A survivor’s story: Snohomish man, 76, lives with the trauma of residential school
TULALIP – Often, during the morning mass, “a handful of children” moved and hit the floor of the church, fainting from hunger.
“We were always hungry,” said Matthew War Bonnet Jr., 76, of Snohomish, a survivor of St. Francis Indian School in South Dakota. “That’s what I remember – being hungry all the time.”
Sometimes, he says, you could get a full meal in the priests’ quarters if you washed their dishes.
Otherwise, the food was mostly yellow or white “porridge”, depending on the meal. The best meal came on Sunday: cornflakes in the morning and bologna sandwiches for lunch. War Bonnet remembers that bologna was the only meat at school.
In 1952, authorities took War Bonnet to the small Catholic boarding school on the Rosebud Sioux reservation in the heart of the Great Plains. He was 6 years old.
Sitting at the Hibulb Cultural Center seven decades later, he recited a line from the Ave Maria in Latin: “Dominus tecum…” He passed away.
War Bonnet, of the Sicangu Lakota people, spoke Lakota at home. At school, he learned Latin, English and Spanish. He has not set foot in a Catholic church since his eight years at Saint-François. But these bits of Latin prayer are ingrained in him, like the abuse and neglect he suffered.
The school was one of 30 the government funded or operated in South Dakota from 1819 to 1969. St. Francis opened in 1886. It operated under federal contract from 1895 to 1932, receiving government funding and separating children from their families, lands and culture with the purported goal of education.
The War Bonnet siblings also attended St. Francis. The school did not allow them to see each other. He remembers seeing his sisters on “payday”.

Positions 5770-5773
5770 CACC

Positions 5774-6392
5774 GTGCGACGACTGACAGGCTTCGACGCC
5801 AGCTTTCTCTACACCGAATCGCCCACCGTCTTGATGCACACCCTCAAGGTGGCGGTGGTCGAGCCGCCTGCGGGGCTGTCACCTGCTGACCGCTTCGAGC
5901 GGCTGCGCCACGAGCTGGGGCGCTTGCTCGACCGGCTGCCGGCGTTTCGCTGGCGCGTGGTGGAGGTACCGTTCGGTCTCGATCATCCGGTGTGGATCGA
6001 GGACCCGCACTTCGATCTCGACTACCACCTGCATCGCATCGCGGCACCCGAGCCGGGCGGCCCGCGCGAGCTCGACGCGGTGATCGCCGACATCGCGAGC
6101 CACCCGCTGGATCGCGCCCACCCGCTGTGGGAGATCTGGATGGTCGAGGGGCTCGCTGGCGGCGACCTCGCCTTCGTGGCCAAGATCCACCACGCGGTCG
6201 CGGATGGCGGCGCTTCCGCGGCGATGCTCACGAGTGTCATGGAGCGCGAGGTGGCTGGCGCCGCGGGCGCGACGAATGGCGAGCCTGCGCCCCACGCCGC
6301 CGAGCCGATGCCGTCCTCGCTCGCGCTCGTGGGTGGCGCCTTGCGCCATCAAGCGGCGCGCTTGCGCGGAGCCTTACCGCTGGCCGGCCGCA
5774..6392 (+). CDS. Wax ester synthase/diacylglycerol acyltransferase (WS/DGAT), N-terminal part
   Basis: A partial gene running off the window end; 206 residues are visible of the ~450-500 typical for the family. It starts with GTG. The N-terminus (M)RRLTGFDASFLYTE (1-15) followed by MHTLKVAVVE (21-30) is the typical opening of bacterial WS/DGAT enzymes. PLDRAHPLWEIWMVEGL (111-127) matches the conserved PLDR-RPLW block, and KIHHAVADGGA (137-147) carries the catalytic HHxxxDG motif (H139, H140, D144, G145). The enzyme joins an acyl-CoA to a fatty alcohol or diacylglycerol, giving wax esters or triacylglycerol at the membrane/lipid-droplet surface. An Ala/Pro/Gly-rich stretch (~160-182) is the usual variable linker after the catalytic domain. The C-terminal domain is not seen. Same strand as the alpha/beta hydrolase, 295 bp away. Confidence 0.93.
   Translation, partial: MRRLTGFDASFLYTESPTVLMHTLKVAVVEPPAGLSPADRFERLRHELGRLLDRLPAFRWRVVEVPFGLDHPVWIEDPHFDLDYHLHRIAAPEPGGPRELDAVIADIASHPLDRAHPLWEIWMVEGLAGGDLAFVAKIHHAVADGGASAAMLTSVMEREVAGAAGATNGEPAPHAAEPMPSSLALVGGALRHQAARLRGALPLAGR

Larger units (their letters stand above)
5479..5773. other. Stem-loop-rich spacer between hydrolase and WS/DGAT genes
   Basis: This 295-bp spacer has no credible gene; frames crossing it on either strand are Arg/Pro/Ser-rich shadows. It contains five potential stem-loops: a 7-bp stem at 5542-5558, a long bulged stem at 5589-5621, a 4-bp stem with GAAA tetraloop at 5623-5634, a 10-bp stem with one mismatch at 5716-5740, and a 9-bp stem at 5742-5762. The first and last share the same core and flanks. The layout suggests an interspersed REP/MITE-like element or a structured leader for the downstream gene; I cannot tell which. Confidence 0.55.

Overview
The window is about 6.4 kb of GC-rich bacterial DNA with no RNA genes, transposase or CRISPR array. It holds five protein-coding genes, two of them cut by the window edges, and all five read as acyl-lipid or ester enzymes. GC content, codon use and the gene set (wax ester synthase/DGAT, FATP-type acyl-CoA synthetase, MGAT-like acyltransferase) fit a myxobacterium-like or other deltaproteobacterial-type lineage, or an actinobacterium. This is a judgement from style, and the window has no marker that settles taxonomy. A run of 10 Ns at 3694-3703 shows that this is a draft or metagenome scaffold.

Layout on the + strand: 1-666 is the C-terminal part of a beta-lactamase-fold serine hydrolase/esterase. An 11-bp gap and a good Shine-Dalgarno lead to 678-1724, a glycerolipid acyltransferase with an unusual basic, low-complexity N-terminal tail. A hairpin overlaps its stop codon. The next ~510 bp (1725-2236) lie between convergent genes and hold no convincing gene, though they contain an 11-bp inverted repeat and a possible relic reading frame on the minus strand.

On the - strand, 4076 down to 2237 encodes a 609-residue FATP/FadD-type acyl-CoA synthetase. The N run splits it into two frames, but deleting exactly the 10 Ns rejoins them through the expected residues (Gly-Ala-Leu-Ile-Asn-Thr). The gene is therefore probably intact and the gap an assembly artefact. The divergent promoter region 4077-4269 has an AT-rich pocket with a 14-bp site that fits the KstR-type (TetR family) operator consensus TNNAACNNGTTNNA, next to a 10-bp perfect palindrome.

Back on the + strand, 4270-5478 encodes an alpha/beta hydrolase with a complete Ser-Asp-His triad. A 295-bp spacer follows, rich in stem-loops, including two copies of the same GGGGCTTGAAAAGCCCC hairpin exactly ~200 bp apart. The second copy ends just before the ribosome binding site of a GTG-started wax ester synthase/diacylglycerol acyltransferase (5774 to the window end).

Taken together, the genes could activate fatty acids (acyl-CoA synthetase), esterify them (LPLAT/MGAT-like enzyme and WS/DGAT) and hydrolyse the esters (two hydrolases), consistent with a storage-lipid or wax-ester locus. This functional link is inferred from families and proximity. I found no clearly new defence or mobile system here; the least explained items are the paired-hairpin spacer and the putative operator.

The school assigned chores to children from the age of 5: shoemaking, laundry, cooking, baking, tilling the soil, planting potatoes and harvesting. Saturday was “payday”.
“I have two candy bars,” recalls War Bonnet. Afterwards, the students were able to watch a film, separated into groups of boys and girls.
The days dragged on. The students woke up at 5:30 a.m. and walked to the church. The mass lasted almost an hour, or even longer on Sundays. The school day began with catechism, then university: maths, history, geography. Then back to the church for the blessing.
On Thursday, the children confessed their sins. The adults forced those who did not participate in the sacrament to stay outside, enduring temperatures that were sometimes well below zero.
Despite the exhausting work, children often have trouble sleeping. They could hear others crying for their mothers. The priests whipped them with a whip on horseback and in a carriage if they wet the bed. Sometimes they shocked the children with a cattle prod.
There was a large bathroom in the boys’ dormitory, War Bonnet said. Sometimes the priest was there.
“So a lot of kids would soil the bed,” he said. “Then they would be punished for it. The (priests) would take their strap and strap them for it.
But a strapping was better than going to the bathroom with the priest, War Bonnet said.
“A lot of times those decisions were easy to make – you stayed in bed,” War Bonnet said.
Corporal punishment was common for minor offences. Priests tied up boys for rolling a marble in the dorms, for speaking Lakota, and often for inexplicable reasons.
“A priest once threw my older brother, Joe War Bonnet, down a flight of stairs and broke his arm,” War Bonnet said. “I think that priest was abusing her in other ways.”
War Bonnet was not ready to share some of his stories with his children, wife and siblings. But he found the strength to testify the trauma before a US House committee in Mayto the output a long-awaited U.S. Department of the Interior report on Native American boarding schools.
The priests starved War Bonnet as punishment – a memory he had almost forgotten, but a sister reminded him of it many years later. He was forced to sit alone at every meal for 10 days straight, and the priests only gave him a glass of water and a piece of bread at every meal. He doesn’t remember why.
“Whatever I did must have been pretty bad,” War Bonnet said.
Her favorite memories from her school-age years are having time off on the occasional Saturday or coming home for two months every summer. Those were “happy times”.
He could see his parents. He could eat. He could be a kid and “climb the tallest tree, sit up there and let the breeze rock you back and forth,” War Bonnet said with a smile.
“Then,” he said, “you had to go back to school.”
Read the rest of this series, The Stolen Children of Tulalip.